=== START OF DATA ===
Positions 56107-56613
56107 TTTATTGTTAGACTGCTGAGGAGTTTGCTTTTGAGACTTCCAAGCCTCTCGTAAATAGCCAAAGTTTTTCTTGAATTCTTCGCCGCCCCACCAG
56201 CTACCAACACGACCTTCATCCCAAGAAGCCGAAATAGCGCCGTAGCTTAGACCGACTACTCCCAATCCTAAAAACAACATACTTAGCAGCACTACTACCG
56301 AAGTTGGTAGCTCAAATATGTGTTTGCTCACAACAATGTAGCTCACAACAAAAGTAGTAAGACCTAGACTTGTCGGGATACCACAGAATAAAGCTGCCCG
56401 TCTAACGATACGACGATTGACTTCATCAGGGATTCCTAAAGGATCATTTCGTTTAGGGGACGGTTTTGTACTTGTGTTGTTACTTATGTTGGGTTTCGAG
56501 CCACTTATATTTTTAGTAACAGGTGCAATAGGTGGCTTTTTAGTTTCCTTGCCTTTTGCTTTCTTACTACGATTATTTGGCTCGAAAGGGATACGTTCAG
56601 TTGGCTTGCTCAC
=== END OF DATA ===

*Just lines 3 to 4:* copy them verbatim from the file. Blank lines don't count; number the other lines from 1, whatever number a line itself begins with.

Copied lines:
56201 CTACCAACACGACCTTCATCCCAAGAAGCCGAAATAGCGCCGTAGCTTAGACCGACTACTCCCAATCCTAAAAACAACATACTTAGCAGCACTACTACCG
56301 AAGTTGGTAGCTCAAATATGTGTTTGCTCACAACAATGTAGCTCACAACAAAAGTAGTAAGACCTAGACTTGTCGGGATACCACAGAATAAAGCTGCCCG